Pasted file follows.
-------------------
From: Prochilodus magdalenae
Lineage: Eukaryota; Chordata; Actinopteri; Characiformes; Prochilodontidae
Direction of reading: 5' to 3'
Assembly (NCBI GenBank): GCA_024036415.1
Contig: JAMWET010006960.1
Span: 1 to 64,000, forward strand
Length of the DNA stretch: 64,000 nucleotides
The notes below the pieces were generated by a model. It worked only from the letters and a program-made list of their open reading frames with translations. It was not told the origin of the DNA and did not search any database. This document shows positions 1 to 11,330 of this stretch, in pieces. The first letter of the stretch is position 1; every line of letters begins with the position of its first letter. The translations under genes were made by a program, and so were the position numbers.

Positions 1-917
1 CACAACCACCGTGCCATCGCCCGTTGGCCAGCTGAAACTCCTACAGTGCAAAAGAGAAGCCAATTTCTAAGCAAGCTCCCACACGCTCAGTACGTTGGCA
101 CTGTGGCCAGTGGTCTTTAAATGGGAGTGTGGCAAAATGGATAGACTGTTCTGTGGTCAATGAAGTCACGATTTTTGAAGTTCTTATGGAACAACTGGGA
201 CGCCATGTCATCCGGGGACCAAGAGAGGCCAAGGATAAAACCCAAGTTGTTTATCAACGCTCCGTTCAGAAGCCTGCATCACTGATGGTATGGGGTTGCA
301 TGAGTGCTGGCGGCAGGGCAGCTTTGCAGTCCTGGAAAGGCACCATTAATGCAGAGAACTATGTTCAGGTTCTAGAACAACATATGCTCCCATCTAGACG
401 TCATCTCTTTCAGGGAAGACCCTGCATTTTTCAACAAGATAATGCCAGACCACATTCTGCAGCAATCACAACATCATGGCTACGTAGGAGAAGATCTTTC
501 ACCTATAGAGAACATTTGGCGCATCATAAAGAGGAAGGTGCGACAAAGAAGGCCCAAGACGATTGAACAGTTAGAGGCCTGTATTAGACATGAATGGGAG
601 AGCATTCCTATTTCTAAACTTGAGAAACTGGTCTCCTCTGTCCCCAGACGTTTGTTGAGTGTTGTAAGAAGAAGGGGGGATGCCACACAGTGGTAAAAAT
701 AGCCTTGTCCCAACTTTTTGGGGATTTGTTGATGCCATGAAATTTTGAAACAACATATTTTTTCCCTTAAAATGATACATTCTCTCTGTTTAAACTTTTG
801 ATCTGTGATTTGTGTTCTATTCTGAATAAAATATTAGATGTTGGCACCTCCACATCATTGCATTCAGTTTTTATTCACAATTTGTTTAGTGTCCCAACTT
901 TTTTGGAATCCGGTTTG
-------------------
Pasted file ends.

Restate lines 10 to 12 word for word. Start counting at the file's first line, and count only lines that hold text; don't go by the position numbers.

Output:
1 CACAACCACCGTGCCATCGCCCGTTGGCCAGCTGAAACTCCTACAGTGCAAAAGAGAAGCCAATTTCTAAGCAAGCTCCCACACGCTCAGTACGTTGGCA
101 CTGTGGCCAGTGGTCTTTAAATGGGAGTGTGGCAAAATGGATAGACTGTTCTGTGGTCAATGAAGTCACGATTTTTGAAGTTCTTATGGAACAACTGGGA
201 CGCCATGTCATCCGGGGACCAAGAGAGGCCAAGGATAAAACCCAAGTTGTTTATCAACGCTCCGTTCAGAAGCCTGCATCACTGATGGTATGGGGTTGCA